Another important topic, or rather a whole subcategory of machine learning that we skipped in previous editions, is reinforcement learning. Reinforcement learning has received a massive boost in attention recently. Thanks to impressive projects such as DeepMind’s AlphaGo and AlphaGo Zero, which beat the world’s best players in the strategy board game Go, reinforcement learning received very extensive news coverage. Just recently, reinforcement learning has been used to compete with the world’s top e-sports players in the real-time strategy video game StarCraft II. The chances are that many people have heard of these achievements of reinforcement learning in the news by now, and we hope that our new chapters can provide an accessible and practical introduction to this exciting field.
- What are the key takeaways from your book?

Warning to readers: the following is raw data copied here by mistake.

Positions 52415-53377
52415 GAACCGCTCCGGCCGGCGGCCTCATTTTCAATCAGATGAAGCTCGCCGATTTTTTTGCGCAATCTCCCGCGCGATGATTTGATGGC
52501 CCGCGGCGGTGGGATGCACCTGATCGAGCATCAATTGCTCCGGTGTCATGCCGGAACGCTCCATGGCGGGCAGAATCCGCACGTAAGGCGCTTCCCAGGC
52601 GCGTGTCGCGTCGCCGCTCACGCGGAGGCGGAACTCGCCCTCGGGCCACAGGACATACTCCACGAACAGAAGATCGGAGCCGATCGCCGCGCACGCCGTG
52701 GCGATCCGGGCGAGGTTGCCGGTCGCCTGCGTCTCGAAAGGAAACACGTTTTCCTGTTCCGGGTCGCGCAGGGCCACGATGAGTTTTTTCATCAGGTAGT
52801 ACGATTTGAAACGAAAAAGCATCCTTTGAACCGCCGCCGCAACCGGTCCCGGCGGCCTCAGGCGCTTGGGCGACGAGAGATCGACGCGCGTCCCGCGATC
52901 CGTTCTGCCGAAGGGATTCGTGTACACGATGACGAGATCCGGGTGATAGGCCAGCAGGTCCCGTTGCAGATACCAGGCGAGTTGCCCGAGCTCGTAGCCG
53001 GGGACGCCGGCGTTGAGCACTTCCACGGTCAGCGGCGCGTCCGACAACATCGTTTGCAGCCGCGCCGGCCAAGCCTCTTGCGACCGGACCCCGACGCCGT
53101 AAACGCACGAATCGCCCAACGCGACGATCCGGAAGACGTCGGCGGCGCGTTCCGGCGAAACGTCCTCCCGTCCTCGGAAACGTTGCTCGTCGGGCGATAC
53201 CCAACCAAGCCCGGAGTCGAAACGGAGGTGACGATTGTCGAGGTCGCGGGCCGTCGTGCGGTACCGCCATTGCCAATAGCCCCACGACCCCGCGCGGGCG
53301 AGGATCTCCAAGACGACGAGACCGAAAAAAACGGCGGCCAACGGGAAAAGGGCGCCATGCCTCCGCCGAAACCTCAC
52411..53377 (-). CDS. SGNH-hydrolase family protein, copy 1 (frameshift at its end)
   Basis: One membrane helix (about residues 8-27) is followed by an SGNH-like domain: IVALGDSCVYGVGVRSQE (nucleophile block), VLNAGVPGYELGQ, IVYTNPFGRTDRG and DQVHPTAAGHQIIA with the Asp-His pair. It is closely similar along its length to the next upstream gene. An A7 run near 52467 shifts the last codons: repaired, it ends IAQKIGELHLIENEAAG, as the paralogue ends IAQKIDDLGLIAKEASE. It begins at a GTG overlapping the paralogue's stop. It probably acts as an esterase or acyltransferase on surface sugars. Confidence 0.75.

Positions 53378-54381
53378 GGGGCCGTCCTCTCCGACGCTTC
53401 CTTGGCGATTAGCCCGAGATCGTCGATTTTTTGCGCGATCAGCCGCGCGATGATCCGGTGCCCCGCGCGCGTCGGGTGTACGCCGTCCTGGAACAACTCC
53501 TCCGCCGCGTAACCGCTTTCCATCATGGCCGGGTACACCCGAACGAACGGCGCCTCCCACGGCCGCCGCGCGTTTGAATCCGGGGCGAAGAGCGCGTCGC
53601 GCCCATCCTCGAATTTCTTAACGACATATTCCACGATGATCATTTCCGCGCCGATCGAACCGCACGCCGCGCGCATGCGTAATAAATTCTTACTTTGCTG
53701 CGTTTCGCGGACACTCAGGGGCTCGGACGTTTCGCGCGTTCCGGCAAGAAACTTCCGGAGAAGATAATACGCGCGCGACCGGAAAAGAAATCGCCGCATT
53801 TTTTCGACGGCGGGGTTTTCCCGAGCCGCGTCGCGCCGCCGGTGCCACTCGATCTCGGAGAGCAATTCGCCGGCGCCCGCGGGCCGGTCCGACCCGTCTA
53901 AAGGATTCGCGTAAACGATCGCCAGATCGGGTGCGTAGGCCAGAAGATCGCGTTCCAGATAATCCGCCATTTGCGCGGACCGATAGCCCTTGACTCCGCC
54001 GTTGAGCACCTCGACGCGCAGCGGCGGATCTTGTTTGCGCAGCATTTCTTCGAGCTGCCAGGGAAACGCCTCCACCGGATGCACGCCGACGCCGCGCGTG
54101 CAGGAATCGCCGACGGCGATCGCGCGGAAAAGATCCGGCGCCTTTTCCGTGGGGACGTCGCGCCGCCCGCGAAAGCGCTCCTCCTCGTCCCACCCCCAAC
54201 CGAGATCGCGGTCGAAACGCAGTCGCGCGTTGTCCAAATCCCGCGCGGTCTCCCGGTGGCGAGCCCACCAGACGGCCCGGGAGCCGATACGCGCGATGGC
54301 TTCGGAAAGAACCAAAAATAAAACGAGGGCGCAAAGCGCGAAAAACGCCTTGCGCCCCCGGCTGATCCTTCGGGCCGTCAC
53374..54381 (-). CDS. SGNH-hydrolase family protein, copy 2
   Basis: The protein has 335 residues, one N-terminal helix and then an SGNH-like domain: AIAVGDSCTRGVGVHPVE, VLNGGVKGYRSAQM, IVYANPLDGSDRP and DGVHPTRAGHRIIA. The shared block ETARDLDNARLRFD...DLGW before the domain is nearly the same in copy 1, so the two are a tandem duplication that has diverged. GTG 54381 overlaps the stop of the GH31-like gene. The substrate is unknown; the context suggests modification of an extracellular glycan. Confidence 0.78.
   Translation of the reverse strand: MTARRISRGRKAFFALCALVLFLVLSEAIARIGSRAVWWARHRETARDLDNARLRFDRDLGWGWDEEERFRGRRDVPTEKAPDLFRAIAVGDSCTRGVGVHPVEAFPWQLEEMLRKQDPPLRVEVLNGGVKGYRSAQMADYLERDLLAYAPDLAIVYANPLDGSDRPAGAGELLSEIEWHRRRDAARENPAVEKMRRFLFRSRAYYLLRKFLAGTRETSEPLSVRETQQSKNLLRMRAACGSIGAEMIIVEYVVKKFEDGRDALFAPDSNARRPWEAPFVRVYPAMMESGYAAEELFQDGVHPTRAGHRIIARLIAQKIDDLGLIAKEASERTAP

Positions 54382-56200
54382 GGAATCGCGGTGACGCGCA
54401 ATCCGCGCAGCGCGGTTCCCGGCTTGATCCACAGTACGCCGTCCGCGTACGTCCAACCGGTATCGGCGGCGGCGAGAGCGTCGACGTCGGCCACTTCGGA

Machine learning can be useful in almost every problem domain. We cover a lot of different subfields of machine learning in the book. My hope is that people can find inspiration for applying these fundamental techniques to drive their research or industrial applications. Also, using well-developed and maintained open source software makes machine learning very accessible to a wide audience of experienced programmers, as well as those who are new to programming.
Python Machine Learning, Third Edition is also different from a classic academic machine learning textbook due to its emphasis on practical code examples. However, I think this approach is highly valuable for both students and young researchers who are getting started in machine learning and deep learning. We heard from readers of previous editions that the book strikes a good balance between explaining the broader concepts supported with great hands-on examples, giving a light introduction to the mathematical underpinnings.